Both sides will likely need a bonus point victory to qualify for the final against New South Wales
Western Australia have been able to stack their one-day side with Australia players for their final Marsh Cup group match against Tasmania at the WACA with both sides chasing a bonus-point victory to qualify for the final against New South Wales.
D’Arcy Short, Ashton Turner and Jason Behrendorff have been included along with Josh Philippe, Mitchell Marsh and Ashton Agar who were part of the recent Sheffield Shield squad. All six were in the Australia squad that toured New Zealand and had to undergo two weeks quarantine when they returned.
If Behrendorff, the left-arm quick, makes the starting XI it will be his first appearance for Western Australia since October 2018.
However, the home side will be without Shaun Marsh who is unavailable for personal reasons. Fast bowlers Matt Kelly and Joel Paris both picked up injuries in the Shield match against Tasmania.
Tasmania have also been boosted by the availability of Ben McDermott who has recovered from a hamstring injury but are without three first-choice quicks: Riley Meredith (IPL), Nathan Ellis (injury) and Peter Siddle (border restrictions).
A bonus-point victory for either side would see them leapfrog Queensland into second place and leave them ruing the fact they missed a double bonus point by one run against South Australia late last month which was followed by a heavy defeat against New South Wales.
The final will take place at Bankstown Oval in Sydney on April 11.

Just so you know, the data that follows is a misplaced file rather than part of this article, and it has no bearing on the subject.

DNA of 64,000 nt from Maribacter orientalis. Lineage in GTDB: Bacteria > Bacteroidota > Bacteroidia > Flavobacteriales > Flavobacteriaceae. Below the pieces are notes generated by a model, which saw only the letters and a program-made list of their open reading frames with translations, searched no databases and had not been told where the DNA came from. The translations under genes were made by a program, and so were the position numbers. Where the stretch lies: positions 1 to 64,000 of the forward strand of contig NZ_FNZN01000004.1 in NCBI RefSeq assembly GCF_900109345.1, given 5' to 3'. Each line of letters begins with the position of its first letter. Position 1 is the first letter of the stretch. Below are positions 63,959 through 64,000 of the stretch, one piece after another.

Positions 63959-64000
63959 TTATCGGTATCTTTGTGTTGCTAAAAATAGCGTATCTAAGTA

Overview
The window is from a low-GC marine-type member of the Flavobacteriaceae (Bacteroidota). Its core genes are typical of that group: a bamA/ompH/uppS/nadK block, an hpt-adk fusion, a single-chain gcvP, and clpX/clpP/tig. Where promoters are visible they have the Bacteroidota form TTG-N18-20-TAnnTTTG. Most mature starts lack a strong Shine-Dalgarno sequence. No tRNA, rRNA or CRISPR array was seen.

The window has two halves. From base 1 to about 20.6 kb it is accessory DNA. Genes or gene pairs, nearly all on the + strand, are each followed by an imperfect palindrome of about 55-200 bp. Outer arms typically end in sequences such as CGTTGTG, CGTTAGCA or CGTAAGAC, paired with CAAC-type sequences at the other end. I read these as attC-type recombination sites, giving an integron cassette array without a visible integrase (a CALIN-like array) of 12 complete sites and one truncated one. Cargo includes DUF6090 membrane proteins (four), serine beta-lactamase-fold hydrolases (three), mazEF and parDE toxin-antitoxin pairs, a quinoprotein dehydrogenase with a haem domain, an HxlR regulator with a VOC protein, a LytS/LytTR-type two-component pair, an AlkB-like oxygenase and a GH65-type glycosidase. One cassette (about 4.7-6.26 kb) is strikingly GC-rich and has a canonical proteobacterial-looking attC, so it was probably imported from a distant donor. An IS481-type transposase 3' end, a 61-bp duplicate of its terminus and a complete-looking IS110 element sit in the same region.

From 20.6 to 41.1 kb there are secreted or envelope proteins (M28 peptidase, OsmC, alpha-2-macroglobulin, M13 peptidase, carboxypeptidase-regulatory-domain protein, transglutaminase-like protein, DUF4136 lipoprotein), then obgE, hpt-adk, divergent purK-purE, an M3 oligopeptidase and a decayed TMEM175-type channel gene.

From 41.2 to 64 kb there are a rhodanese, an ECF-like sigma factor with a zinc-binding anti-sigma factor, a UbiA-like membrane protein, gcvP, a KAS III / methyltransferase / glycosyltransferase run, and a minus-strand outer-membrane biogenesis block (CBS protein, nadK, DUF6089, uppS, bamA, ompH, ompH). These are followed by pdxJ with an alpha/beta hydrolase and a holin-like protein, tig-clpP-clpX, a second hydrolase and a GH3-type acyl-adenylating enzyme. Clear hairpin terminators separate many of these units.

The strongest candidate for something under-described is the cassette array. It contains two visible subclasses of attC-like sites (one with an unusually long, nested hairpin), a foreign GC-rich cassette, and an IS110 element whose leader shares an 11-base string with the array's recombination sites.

Western Australia squad Mitch Marsh (capt), Ashton Agar, Jason Behrendorff, Hilton Cartwright, Cameron Green, Liam Guthrie, Josh Inglis, David Moody, Lance Morris, Josh Philippe, D’Arcy Short, Ashton Turner, Sam Whiteman
Tasmania squad Matthew Wade (capt), Tom Andrews, Jackson Bird, Jake Doran, Jarrod Freeman, Caleb Jewell, Ben McDermott, Mitch Owen, Tim Paine, Alex Pyecroft, Sam Rainbird, Tom Rogers, Jordan Silk, Beau Webster
Newlands ball-tampering scandal – Cameron Bancroft contacted by Cricket Australia integrity unit
The problem CA has is they have tried to sweep it under the carpet and not come out with the full story, says Michael Clarke
Ben Oliver, Cricket Australia’s head of national teams, confirmed on Monday that the integrity unit, which is currently headed by Rebecca Murray, had reached out to Bancroft to see if he was willing to speak further about the affair that led to him being banned for nine months, while Steven Smith and David Warner were both suspended for a year.
“There was obviously a thorough investigation into that, to that incident,” Oliver said. “There were actions taken on the back of that and then since that time, everyone who’s been involved in the team has worked incredibly hard to rebuild confidence and to ultimately sort of aspire to make Australians proud of the Australian cricket team. So from that point of view that processes have taken place.